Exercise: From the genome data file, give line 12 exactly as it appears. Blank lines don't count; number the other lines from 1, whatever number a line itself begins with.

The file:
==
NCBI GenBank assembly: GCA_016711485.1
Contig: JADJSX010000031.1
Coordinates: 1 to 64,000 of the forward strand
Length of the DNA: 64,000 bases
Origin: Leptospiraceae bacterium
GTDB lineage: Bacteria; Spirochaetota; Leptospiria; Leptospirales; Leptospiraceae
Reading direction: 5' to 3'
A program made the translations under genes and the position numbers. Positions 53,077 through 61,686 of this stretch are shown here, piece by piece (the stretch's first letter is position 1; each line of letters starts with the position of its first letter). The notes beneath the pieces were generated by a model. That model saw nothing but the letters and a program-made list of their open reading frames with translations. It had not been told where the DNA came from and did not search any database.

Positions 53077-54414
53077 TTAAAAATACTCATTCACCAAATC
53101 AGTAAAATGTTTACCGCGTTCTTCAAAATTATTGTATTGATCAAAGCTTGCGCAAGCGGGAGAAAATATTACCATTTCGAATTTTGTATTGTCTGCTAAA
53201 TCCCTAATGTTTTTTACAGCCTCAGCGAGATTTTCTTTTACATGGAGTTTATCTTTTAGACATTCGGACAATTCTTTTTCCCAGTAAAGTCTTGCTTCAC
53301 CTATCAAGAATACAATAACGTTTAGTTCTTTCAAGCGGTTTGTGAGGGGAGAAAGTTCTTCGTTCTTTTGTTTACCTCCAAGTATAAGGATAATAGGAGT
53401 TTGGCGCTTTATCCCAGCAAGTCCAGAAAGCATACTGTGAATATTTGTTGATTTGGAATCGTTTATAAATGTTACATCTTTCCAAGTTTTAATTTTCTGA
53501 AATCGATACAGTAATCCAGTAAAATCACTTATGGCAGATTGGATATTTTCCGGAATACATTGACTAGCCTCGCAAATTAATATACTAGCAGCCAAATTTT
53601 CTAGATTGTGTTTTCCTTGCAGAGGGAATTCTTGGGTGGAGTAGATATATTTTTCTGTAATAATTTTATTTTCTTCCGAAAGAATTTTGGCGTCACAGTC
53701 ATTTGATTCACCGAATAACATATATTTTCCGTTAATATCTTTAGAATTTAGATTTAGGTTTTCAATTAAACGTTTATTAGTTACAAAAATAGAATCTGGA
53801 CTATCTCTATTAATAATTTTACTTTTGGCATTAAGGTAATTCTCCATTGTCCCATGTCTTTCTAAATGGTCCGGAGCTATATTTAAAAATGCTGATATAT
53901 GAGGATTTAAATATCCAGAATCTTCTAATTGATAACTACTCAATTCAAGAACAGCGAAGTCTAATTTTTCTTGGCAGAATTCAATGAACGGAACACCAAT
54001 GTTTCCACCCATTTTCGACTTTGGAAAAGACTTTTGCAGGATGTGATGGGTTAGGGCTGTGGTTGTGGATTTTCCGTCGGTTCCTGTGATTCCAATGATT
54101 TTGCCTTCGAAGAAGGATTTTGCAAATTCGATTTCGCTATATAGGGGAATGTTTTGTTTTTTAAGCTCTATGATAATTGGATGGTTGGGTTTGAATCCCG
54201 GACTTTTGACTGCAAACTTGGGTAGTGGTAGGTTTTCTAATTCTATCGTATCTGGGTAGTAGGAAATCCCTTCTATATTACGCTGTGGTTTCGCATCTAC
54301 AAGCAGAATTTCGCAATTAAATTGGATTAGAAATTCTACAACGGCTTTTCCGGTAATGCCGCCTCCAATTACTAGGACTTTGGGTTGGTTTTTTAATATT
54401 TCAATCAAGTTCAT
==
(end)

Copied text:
53201 TCCCTAATGTTTTTTACAGCCTCAGCGAGATTTTCTTTTACATGGAGTTTATCTTTTAGACATTCGGACAATTCTTTTTCCCAGTAAAGTCTTGCTTCAC